Aids Affairs

by

June 28, 2016

Dear Counsellor,

I'm a teenager and I'm not ready to have sex, but I'm having sexual feelings. What should I do? Sometimes I feel left out because most of my friends are having sex. They often make me feel as if being a virgin at my age is stupid.

Concerned Virgin

Dear Concerned Virgin,

Some people handle their sexual feelings easily, while others are frightened by them. Some people become sexually active earlier than others. As a teenager, I think the best thing you can do is to postpone sexual activity for as long as possible. That way, you not only have a better chance of finding a lasting, loving relationship, but you won't have to worry about getting pregnant or catching sexually transmitted infections, including HIV, the virus that causes AIDS. Some people never had sex until they got married.

Maybe you have spent time with friends who are always bragging about who they had sex with and if you had told them you were a virgin, they would look down on you. If those are the kinds of friends you have got, maybe they are not your friends. Mature people who are sexually active don't make fun of those who don't have sex. Importantly, lots of people who say they are sexually active aren't. Many people feel the way you do.

A lot of teenagers I have talked with who are sexually active worry because of pregnancy, HIV and other sexually transmitted infections. They actually think the teenagers who don't have sex are making safer sensible decisions. If you are not ready to have sex, you don't owe anybody else a reason, and it's your choice.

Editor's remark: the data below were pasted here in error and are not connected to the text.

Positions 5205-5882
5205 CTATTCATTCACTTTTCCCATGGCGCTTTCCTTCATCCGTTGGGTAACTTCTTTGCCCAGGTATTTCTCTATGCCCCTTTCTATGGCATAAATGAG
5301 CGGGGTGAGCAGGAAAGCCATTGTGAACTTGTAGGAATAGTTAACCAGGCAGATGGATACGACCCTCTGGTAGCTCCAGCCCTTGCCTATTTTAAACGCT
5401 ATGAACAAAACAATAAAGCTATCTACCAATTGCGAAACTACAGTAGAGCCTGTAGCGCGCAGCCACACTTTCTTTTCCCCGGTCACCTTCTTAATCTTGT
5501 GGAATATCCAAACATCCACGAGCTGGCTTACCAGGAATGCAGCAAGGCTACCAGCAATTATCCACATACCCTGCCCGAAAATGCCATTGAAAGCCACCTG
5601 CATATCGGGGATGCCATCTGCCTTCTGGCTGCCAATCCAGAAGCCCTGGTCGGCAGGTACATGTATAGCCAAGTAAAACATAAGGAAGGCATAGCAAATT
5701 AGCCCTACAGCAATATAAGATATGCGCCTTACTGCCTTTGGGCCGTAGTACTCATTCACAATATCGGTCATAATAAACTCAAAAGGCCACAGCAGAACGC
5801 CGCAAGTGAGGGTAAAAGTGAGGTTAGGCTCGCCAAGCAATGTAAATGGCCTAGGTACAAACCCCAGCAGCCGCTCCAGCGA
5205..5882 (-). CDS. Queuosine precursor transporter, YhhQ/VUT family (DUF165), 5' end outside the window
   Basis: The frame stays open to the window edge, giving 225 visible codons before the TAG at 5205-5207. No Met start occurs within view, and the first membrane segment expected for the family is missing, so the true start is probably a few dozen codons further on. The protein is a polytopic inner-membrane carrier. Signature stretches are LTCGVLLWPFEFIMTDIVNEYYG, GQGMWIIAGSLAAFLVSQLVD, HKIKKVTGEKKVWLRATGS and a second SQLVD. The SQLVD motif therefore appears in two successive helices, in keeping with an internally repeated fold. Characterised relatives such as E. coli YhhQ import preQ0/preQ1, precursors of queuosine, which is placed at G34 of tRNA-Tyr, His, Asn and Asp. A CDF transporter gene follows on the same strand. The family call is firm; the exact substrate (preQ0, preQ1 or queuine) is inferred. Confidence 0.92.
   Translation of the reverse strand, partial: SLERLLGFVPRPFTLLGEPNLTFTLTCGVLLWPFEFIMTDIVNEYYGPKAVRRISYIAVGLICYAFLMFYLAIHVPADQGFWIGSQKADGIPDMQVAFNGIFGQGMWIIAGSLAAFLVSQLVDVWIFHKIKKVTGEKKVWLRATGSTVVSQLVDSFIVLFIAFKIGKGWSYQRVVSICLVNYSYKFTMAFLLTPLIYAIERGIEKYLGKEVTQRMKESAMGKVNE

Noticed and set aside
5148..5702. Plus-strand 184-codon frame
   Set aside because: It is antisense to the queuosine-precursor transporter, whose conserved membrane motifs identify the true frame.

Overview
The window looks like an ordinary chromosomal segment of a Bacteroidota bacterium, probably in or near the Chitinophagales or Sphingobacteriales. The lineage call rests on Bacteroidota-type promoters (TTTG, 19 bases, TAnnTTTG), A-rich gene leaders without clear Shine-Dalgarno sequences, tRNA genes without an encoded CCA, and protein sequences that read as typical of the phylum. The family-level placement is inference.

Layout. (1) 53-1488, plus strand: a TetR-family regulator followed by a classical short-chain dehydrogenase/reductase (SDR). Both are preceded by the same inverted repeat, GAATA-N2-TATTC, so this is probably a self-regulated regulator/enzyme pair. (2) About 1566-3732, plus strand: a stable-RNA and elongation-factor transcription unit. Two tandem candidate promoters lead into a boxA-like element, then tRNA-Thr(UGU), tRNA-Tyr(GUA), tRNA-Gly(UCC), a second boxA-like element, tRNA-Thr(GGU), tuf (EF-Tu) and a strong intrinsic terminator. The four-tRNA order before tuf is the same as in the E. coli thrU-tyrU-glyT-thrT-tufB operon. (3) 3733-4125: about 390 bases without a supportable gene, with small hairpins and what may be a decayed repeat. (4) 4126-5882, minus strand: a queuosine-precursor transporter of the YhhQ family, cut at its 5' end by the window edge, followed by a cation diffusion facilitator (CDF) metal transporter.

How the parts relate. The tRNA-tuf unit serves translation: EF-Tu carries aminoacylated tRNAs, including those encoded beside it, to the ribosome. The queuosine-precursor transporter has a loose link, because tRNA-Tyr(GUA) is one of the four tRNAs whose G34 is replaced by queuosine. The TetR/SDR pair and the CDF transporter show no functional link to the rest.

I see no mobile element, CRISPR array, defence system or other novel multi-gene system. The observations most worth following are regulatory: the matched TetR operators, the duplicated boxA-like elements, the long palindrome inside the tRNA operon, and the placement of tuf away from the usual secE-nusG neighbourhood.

Dear Counsellor,

I recently found out that I'm pregnant and I think I may be infected with a sexual germ. I'm experiencing pain and swelling in my groin area and pain

whenever I urinate. Is my baby in danger?

Pregnant but Worried

Dear Pregnant but Worried,

Yes, your baby may be in danger if you are indeed infected with a sexually transmitted infection (STI) because you can pass it to your baby. Many infants die or suffer birth defects each year because of the STIs they get from their mothers during pregnancy or during birth.

You must see a doctor or visit a health centre right away. It is important for your doctor to know if you have STI. Please be sure to follow the doctor's instructions carefully. Your sex partner(s) must get tested and treated also. If the symptoms you are experiencing go away, you must still see a doctor because if they go away without treatment, that can still cause problems because the germs remain.

For more information on condom use, HIV/AIDS and other sexually transmitted infections, call the AIDS/STD Helpline toll free at 1888-991-4444